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The heroes of Bulacan

A World War II veteran of Malolos, Bulacan, shares her journey to freedom

SURVIVOR. World War II veteran Elvira Jimenez is grateful that she survived some of the toughest  years in Philippine history. Photo by Jee Geronimo/Rappler

BULACAN, Philippines – The premises of Barasoain Church on the morning of Wednesday, June 12, were teeming with people—students, adults, vendors, local and high-ranking government officials, Bulakeños.

But no one could appreciate the celebration of the 115th year of Philippine independence more than the old men and women seated in front—the Filipino veterans.

Elvira Jimenez, 88, was a first aid nurse during World War II in 1941. Before she joined the revolution, she was a clothes sewer who was friendly to the Japanese soldiers—too friendly they mistook her for Japanese, too.

This opened an opportunity for Jimenez to serve the Filipino guerrillas. In those days, women were not allowed to carry firearms, so she and her best friend waited for orders in one of Bulacan Military Area’s command posts.

Isa sa mga pinakamahirap na naging tungkulin namin dun, mayroong nagbalita sa post na mayroong bihag na isang American pilot, pinahanap sa amin, kung saan namin matatagpuan. Nagpapanggap kami na pangkaraniwang pamilya, hinahanap namin yung mga kasamahan naming magulang, ganun ginawa namin. Kasi noon, nakakaintindi kami ng kaunting Niponggo, nakikipag-usap kami doon sa mga hapon.”

(One of the hardest things we had to do was to look for an American pilot held hostage. We would act as family members, and look for our fellow veterans. We used to understand a little Niponggo before, and we would talk to the Japanese then.)

She recounted her story with much clarity, remembering even the time when she and her roommates in the command post were all too happy over a bar of chocolate, or when, during her birthday, she had to walk barefoot and bring supplies to other command posts.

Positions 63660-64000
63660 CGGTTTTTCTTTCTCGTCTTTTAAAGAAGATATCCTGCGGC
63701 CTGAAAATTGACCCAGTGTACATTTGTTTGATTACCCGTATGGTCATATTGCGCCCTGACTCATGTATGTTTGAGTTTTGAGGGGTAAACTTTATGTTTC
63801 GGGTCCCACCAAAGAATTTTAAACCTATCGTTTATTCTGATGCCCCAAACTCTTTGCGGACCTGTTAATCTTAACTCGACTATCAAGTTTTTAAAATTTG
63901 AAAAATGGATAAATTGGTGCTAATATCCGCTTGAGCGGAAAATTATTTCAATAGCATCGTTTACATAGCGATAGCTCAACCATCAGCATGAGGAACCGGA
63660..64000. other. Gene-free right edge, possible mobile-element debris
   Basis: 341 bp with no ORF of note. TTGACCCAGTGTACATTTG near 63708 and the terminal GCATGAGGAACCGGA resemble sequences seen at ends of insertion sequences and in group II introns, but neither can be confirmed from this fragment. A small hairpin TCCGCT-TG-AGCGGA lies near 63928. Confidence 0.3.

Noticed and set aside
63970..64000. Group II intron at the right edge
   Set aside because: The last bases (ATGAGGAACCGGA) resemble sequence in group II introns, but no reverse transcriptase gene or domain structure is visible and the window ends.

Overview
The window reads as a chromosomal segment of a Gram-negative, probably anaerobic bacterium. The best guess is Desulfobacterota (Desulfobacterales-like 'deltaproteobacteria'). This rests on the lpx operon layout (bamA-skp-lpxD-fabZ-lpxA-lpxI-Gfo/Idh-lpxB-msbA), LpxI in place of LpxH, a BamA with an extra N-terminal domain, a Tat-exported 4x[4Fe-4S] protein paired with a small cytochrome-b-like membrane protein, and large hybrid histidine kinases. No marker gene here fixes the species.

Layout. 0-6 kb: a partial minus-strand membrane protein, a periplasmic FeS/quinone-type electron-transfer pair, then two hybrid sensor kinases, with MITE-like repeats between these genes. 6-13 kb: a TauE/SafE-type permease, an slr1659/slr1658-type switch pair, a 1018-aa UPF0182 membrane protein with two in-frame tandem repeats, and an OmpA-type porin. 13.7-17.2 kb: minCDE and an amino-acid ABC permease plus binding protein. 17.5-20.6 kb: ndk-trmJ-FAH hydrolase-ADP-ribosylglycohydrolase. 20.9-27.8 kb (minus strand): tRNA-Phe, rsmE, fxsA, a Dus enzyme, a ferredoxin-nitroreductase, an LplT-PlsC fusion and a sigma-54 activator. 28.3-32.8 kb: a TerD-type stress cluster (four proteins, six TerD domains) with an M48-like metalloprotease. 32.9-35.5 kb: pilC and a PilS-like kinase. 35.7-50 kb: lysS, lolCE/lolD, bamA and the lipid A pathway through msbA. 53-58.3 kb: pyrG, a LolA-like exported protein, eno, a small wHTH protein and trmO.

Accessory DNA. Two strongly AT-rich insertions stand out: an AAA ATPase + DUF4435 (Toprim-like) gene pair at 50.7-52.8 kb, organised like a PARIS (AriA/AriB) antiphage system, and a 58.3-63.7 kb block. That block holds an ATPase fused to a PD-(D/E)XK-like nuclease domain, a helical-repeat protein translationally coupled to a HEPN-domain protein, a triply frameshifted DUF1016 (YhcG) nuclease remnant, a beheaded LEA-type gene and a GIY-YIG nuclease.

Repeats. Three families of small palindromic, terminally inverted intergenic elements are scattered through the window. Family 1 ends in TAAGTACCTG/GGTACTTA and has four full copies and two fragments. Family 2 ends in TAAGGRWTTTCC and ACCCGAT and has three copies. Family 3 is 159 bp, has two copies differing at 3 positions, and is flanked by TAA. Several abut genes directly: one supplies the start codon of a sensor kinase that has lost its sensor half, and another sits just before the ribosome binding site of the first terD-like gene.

A beam of hope

Freedom was scarce those days, but it was what every Filipino hoped for. 

“Ang unang itinuro ba naman sa amin ay mag-martsa…tapos pagsaludo, kasi ika, kailangan mong matutuhang mag-martsa kasi ‘pag nagkaroon ng victory parade, marunong kayo,” Jimenez shared.

(The first thing they taught us was to march…to salute, because for them, we have to learn how to march so that when a victory parade happens, we’re ready.)

Executive Secretary Paquito “Jojo” Ochoa Jr., who was the guest speaker at the rites in Barasoain, opened his speech by paying tribute to war veterans like Jimenez: “Marami pong salamat sa kalayaang ibinigay ninyo sa ating bansa.” (Thank you for the freedom you gave to our country).

GRATITUDE. Executive Secretary Jojo Ochoa shakes hands with a veteran. Beside him is Bulacan Gov Wilhelmino Sy-Alvarado. Photo by AC Dimatatac

He called on this generation’s Bulakeños to sustain the freedom the country has achieved by contributing to the improvement of the Filipinos’ quality of life. “[Ito ang] mga dakilang ambag nating mga Pilipino upang masabing bayani tayo sa ating napiling kaparaanan,” he added. (These are our great contributions as Filipinos, to be able to say we are heroes in our chosen ways).

A call to the government

Jimenez believes the Philippines is truly free today. But enjoying that freedom can be tough for veterans like her who said their calls for increase in pension are not being heard.

She said she only receives P1,000 per month.

The government is mandated by law to provide benefits to veterans of military campaigns and wars such as the World War II.

Earlier in April, President Benigno Aquino III spoke to thousands of veterans in Bataan and informed them of the government’s effort for the full disbursement of the Total Administrative Disability or TAD Pensions, wherein an additional P1,700 will be added to the P5,000 a veteran will receive per month upon reaching the age of 70.

This is in addition to other benefits administered by the Philippine Veterans Affairs Office. 

HEROES TOO. Bulacan veterans are seated in front during the rites at Barasoain Church. Photo by AC Dimatatac

The veterans are no Jose Rizals or Andres Bonifacios. They did not write controversial novels or start underground movements.

But they are heroes in their own rights. – Rappler.com

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